Corporate real estate owners should evaluate current systems that function disparately, and determine which systems are taking up a disproportionate amount of the team’s time. For example, if the building’s security team has to log into one system to see who’s credentialing into the office, and then log into another system to check security camera footage, that’s wasted time and effort that could be solved with integrating the access control and VMS systems. With an integrated system that employs automations, security teams are automatically notified of a security event (such as an unauthorized unlock attempt), and they can then log into one system to see which credentials were used, and check the camera footage in the same interface to visually verify who was at the door. This saves time in determining the appropriate response, whether it’s to remotely unlock the door and let the person in, or to notify authorities of an attempted breach.

Another common example is using integrated and automated HVAC, lighting, and office temperature control to aid in office sustainability that responds to how many people are in the office, or based on the weather outside. Employing the use of business intelligence tools to aggregate data from all building systems is a great way for administrators and managers to identify opportunities to improve operations. Plus, with the rise in IoT-connected technology, corporate real estate owners can now automate across all their sites and devices anywhere in the world. Wherever there’s room for automation, there’s a chance to streamline processes, lessen the chance of human error, and make the building safer, more secure, and a better experience for staff, tenants, and employees.

Corporate real estate owners have the unique opportunity to prepare their workplace for a successful return to the office now, while future-proofing their buildings at the same time. Safety and security remain a top concern for both tenants and commercial real estate managers. As the types of technology tenants expect to see in their workplaces shifts along with how people access and utilize their offices, corporate real estate owners will be tasked with making sure their buildings live up to those expectations. In evaluating the latest physical security trendsOpens in a new tab., it’s clear that organizations are investing in technology that prioritizes health and safety will give people peace of mind right now, with an eye on adaptable, interoperable systems. Because the future workplace will likely be more flexible than ever before, with hybrid work models and more distributed teams, corporate building owners can invest now in equally flexible, proactive technology and platforms that make the transition smoother, and ensure their buildings are future-proofed for whatever challenges they face next.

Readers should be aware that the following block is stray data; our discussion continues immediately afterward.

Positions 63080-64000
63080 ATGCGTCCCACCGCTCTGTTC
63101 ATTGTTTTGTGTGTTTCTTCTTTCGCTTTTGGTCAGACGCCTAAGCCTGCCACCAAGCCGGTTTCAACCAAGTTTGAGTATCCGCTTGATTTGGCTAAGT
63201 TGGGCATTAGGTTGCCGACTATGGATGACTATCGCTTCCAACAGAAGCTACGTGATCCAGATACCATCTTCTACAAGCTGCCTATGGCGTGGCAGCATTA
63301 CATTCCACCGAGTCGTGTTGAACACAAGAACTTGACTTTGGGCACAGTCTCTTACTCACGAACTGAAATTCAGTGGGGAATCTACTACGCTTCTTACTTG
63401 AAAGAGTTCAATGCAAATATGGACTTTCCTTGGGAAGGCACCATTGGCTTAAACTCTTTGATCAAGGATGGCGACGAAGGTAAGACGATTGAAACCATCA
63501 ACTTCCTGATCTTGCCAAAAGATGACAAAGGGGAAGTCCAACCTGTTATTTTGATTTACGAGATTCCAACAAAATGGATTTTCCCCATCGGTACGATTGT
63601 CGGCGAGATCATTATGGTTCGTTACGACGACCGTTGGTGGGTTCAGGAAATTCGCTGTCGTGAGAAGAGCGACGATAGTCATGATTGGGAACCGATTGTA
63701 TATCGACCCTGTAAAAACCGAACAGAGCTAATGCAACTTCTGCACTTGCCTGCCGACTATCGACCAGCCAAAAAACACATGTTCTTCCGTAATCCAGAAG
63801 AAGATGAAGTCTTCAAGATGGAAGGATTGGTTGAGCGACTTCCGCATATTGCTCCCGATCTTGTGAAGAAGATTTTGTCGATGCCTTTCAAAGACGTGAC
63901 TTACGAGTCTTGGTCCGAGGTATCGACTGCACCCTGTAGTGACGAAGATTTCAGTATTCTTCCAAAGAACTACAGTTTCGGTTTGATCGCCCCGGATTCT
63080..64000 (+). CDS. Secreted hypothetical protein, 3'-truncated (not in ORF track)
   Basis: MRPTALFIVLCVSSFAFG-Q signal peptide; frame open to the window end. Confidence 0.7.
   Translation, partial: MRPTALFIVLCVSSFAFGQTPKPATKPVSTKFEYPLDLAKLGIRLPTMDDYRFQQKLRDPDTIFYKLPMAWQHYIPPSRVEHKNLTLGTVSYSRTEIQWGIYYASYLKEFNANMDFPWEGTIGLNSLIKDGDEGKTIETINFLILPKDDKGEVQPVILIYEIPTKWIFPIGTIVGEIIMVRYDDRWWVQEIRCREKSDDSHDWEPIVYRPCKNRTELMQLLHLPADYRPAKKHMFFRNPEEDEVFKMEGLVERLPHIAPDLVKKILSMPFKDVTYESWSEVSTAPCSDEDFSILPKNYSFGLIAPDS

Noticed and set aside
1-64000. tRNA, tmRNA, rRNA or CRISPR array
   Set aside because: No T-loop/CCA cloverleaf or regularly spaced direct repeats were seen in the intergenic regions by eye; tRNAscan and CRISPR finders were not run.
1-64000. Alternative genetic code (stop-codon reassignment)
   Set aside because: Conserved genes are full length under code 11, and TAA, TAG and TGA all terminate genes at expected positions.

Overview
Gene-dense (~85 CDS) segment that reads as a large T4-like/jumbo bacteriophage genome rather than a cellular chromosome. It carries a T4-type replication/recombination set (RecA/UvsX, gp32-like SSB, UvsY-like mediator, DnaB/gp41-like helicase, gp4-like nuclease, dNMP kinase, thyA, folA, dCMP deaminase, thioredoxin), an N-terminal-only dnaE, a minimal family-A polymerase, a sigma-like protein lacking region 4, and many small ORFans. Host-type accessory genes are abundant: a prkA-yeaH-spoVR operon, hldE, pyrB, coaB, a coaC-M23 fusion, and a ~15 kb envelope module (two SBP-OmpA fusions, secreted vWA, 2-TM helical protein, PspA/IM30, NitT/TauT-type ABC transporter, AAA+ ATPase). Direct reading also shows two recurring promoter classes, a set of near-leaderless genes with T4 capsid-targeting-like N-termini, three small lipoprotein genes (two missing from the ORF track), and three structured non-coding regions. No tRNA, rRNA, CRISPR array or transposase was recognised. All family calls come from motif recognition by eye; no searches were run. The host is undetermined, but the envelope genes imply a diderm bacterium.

Author’s Bio:

Andi Hendrickson is the marketing copywriter for Openpath Security, a leading provider of mobile and cloud-based access control solutions for business and commercial spaces. Andi covers commercial and business security solutions with a focus on touchless technology and access control. With more than 8 years of experience, Andi has a keen eye for identifying upcoming security trends and intuitive software solutions for the commercial real estate and enterprise market.